For the umpteenth time, one of the best shows on TV is circling the drain. “Southland,” once NBC’s anointed successor to “ER’s” time slot and more recently in residence on TNT, will air its fifth season-ender on Wednesday night. Let’s just hope it’s not the last we see of it.
“Southland” has not been the luckiest of TV dramas. A classic 10:00 p.m. show, it became a casualty of NBC’s suicidal Jay Leno primetime debacle, which forced the unfortunate rescheduling of dramas to the 9 o’clock hour. This made “Southland,” the grittiest TV show in years, an instant misfit in the eyes of NBC brass—after heavily promoting it they suddenly deemed the show “too violent” and refused to air its second season. Happily “Southland” did find a home on TNT, which not only aired the season NBC had scuttled in its entirety, but ordered additional episodes.
But there was a catch—more than one, in fact. Not only did the TNT seasons consist of fewer episodes, “Southland” became smaller in terms of budget and cast. Initially it featured the story of Police Cadet Ben Sherman (Ben McKenzie) learning the ropes from Training Officer John Cooper (a superb Michael Cudlitz) against the backdrop of a large ensemble of officers and detectives. But each year has seen the loss of key characters (I especially miss Officer Chickie Brown, Dewey’s beleaguered partner), resulting in the show’s focus on four leads—Cooper, Sherman, Detective Lydia Adams (Regina King) and Police Officer Sammy Bryant (Shawn Hatosy), once a detective and now partnered with Sherman.
“Southland” is not afraid to show the dark sides of its leading characters. Sammy, the classic “two steps forward, one step back” in the personality department, having smacked his ex-wife around, now realizes how badly he acted and wants to make good. Unfortunately his partner Ben, having lied for him to Internal Affairs, sought to protect himself by having some shady characters steal a video of the Bryants’ encounter from Sammy’s house, beating up the babysitter and traumatizing his kid in the process. And Cooper, a cop’s cop, is at a crossroads. His personal life is untethered (a two-year relationship just ended), and he knows his police career will soon come to a close. He doesn’t want to end up like a retired cop friend of his—a drunk bending the ears of all who will listen to his war stories. So Cooper, a gay man wanting more out of life than a police pension, seeks to have and co-parent a child with his ex-wife. It would be incredibly disappointing not to see these stories play out during another season.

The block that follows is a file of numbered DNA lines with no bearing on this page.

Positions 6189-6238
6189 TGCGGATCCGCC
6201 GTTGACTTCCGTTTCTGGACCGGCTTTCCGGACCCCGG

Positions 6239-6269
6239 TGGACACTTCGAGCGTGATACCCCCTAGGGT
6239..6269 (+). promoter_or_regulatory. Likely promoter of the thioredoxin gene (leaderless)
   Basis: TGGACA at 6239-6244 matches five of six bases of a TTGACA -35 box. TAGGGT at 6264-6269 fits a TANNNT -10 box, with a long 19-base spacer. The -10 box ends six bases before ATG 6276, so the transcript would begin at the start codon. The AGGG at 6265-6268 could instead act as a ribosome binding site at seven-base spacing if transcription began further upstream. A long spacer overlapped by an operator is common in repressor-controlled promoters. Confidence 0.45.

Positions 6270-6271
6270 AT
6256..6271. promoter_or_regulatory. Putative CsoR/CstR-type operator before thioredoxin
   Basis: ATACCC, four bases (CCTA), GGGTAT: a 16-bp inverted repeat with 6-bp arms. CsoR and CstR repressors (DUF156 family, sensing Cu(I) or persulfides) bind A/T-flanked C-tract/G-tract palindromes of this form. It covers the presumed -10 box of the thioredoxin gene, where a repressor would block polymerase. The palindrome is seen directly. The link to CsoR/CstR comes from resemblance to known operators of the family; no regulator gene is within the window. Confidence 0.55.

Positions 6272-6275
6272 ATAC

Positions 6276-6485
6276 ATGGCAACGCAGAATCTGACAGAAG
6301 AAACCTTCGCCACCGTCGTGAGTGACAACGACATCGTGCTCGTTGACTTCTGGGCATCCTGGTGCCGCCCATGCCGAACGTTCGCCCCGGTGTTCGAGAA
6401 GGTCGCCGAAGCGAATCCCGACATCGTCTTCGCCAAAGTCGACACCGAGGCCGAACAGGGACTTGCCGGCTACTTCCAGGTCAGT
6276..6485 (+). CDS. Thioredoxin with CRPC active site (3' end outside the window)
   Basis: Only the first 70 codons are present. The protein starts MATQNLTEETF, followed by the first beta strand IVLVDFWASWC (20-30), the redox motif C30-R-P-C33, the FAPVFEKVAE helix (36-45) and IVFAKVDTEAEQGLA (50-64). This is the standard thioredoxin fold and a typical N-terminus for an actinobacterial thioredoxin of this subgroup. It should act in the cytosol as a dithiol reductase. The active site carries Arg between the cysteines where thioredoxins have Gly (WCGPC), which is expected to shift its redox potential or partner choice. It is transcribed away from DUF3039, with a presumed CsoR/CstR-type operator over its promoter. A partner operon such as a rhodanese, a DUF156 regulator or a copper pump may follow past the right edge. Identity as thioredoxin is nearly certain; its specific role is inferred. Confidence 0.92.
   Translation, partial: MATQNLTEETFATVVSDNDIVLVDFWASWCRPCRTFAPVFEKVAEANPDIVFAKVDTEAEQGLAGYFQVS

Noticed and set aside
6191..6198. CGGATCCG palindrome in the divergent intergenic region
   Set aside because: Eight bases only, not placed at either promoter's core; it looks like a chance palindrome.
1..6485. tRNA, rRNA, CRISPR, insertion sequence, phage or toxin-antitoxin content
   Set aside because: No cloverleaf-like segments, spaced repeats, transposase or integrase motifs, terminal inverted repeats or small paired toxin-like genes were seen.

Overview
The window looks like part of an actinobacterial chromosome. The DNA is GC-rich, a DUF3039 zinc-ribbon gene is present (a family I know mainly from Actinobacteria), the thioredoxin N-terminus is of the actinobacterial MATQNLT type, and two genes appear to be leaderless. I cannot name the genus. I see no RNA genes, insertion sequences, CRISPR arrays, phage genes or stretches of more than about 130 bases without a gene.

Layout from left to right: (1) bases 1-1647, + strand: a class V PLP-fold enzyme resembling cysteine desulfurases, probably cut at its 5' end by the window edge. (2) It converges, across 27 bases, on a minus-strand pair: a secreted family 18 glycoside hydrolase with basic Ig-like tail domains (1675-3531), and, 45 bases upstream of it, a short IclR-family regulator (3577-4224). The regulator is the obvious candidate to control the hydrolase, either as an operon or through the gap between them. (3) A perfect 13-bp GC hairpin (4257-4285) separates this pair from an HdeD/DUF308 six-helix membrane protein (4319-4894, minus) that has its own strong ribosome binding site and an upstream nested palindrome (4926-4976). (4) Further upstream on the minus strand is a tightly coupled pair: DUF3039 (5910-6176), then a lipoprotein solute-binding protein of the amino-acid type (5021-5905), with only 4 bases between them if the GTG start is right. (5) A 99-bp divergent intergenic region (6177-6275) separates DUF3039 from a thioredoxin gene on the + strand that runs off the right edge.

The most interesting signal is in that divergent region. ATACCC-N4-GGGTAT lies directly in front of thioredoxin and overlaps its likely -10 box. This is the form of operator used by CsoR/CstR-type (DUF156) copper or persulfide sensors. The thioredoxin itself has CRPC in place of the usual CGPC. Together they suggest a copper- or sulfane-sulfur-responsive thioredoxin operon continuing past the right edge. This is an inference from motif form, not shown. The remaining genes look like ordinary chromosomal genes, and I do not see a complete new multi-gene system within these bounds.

“Southland”‘s hallmark is intense drama peppered with the absurd. This season has seen a faked death via a make-up artist’s acid bath; one of the earliest episodes is threaded with the sight of two hookers, having stolen a pro basketball player’s Bentley convertible, riding around with his huge Great Dane in the back seat and waving at Cooper and Sherman each time as they pass by. But when “Southland” gets dramatic, there’s nothing quite like it. Last week, in a plot reminiscent of Joseph Wambaugh’s “The Onion Field,” Cooper and his partner were ambushed and stripped of their weapons by two meth heads, whose kidnapping of the officers ended with the torture and murder of the partner. And one of “Southland”‘s most memorable sequences featured the lengths to which Detective Adams would go to defend the juvenile witness she’s sheltering in her own home against the gang looking to silence her. Regina King is absolutely brilliant in the role.
At this point “Southland”‘s chances for a sixth season look somewhat dim—the ratings have never been lower and Regina King, Ben McKenzie and Shawn Hatosy all have fallback plans for new shows. If it does end, here’s hoping “Southland” goes out on the high level it’s maintained over the years. At least we’ll be left with some great DVDs.